The nine men were booked into county jail on the possession charges March 22 after a sweep of 11 homes in San Mateo County.
A March 22 account of the arrests from the Sheriff's Office had Mr. Reyes as a resident of San Jose, but a March 26 statement from the District Attorney's Office notes a search of Mr. Reyes' "home in Menlo Park."
In the sweep, detectives seized computers containing pornographic images "and other evidence linking the men to the distribution and/or possession of child pornography," the Sheriff's Office said in a statement.
The Silicon Valley Internet Crimes Against Children (ICAC) Task Force detected "a cluster of suspected child pornography users" in San Mateo County and employed the services of over 100 investigators from more than 20 law enforcement agencies.
The agencies include the Sheriff's Office, the Menlo Park Police Department, the FBI, the U.S. Postal Inspection Service, and a "homeland security" investigative arm of U.S. Immigration and Customs Enforcement (ICE).
Task force investigators used decoys in Internet chat rooms to identify suspects, and tracked them based on the sharing of "hard core images involving pre-pubescent children," the Sheriff's Office said. Internet addresses of individual computers were the basis for the subsequent search warrants.
The task force has a mobile forensics lab in a van that enables a rapid evidence search of a computer's hard drive on the spot, a search that would normally take months if done in a Department of Justice lab, the statement said.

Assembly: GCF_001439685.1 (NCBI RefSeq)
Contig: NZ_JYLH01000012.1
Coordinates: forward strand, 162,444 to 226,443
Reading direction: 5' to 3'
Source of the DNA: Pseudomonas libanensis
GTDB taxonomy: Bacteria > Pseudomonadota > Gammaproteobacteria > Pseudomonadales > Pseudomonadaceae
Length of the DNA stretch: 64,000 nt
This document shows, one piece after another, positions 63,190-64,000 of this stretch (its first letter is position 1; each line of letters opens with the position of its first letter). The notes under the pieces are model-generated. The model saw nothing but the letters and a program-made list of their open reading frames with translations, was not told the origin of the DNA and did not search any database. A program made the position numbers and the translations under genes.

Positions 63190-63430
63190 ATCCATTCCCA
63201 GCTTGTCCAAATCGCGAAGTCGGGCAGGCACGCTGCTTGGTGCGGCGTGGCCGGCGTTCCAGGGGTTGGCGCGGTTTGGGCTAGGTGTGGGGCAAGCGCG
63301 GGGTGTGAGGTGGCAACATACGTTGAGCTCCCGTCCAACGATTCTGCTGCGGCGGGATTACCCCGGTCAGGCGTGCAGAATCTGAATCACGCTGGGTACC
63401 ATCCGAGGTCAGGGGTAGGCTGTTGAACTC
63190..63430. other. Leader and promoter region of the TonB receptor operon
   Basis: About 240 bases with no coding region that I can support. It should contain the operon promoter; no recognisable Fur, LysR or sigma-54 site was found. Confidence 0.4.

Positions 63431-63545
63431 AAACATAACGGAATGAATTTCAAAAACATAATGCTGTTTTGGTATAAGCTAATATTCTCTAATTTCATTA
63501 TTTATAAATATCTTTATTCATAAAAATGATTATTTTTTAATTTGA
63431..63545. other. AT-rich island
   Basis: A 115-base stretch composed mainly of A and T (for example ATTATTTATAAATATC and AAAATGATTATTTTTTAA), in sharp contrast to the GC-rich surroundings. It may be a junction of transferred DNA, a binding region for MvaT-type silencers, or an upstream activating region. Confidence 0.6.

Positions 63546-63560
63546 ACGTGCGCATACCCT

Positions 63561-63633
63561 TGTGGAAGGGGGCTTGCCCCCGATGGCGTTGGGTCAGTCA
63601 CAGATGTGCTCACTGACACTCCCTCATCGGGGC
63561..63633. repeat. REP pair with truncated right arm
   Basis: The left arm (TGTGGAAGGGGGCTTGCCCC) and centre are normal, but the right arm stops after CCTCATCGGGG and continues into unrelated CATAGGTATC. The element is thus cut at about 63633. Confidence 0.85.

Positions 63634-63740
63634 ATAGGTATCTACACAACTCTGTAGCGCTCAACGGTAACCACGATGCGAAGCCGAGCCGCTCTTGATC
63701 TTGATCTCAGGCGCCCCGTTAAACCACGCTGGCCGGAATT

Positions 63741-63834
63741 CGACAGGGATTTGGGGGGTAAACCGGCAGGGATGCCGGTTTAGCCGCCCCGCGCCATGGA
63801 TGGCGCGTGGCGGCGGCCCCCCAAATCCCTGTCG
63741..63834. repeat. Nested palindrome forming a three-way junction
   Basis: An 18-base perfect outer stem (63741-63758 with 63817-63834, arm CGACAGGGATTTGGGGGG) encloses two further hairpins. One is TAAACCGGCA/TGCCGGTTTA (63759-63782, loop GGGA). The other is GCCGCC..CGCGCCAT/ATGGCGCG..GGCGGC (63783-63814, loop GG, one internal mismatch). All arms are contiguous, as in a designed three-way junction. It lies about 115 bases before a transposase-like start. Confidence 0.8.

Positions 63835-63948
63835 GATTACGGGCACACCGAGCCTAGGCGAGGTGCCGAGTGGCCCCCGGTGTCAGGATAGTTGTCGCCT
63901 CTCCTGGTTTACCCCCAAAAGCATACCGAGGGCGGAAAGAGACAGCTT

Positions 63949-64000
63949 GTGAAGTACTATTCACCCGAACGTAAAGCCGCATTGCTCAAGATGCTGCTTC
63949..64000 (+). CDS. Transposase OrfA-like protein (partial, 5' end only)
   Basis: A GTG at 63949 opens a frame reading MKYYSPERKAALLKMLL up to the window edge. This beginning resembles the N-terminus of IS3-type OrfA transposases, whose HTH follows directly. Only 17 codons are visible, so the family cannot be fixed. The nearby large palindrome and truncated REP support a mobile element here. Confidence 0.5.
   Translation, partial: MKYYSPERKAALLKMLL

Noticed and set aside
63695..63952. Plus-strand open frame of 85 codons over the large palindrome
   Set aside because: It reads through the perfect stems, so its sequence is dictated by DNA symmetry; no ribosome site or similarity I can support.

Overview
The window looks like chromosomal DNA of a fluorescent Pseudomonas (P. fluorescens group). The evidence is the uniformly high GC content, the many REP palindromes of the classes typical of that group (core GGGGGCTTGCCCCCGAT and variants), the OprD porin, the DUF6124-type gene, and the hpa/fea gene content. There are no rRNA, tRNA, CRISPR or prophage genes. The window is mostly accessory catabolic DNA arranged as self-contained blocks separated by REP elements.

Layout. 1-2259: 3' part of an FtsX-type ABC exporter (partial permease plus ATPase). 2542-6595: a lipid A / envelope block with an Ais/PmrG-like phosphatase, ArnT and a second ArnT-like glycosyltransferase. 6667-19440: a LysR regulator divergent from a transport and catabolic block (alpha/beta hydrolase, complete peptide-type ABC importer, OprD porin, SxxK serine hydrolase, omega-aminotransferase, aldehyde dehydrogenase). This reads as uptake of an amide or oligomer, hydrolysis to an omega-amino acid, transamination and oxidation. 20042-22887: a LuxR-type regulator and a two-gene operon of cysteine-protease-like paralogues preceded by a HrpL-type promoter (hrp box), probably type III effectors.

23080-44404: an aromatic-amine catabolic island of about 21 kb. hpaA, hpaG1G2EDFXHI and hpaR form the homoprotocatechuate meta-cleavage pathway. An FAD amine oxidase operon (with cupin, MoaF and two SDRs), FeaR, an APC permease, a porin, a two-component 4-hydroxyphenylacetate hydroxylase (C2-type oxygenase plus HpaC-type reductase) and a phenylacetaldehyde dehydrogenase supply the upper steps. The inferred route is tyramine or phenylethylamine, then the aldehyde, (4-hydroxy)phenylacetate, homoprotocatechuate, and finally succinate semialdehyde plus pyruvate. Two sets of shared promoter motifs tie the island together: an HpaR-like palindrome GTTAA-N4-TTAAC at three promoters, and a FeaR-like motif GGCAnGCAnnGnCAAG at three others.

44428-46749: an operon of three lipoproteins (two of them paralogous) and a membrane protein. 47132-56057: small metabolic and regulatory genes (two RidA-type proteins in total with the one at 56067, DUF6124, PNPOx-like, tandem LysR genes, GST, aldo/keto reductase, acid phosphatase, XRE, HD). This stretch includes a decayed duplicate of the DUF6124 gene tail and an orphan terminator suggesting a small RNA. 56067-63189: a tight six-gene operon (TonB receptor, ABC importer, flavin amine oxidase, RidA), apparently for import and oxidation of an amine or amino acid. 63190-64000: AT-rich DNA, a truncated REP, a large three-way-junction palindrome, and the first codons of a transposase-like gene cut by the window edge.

The other suspects arrested on possession charges are Gordon Lee of Daly City, Christopher Winans of East Palo Alto, Paul Tazbaz of San Mateo, Steve Wilson of South San Francisco, and Cruz-Martin Caseiro-Rosas of South San Francisco. Paul Ambler and Samnang Chun, both of San Mateo, were charged with both possession and distribution of child pornography.
These arrests bring to 40 the task force's total child-porn-related arrests since November 2011, including in Marin, Sonoma, Monterey and Alameda counties, and in San Jose and Oakland.
"Investigators have found significant links between the possession and trading of child pornography and the actual victimization of children, including a progression by some suspects from fantasy (Internet child porn) to reality (sexual crimes against actual child-victims)," the statement said. "Frequent operations such as these help keep our communities safe."
Go to meganslaw.ca.gov for information on where convicted sex offenders live.
For information on how to keep children safe on the Internet, do a web search for "A Parent's Guide to Internet Safety."
Go to netsmartz.org/Parents to visit the website of the National Center for Missing or Exploited Children.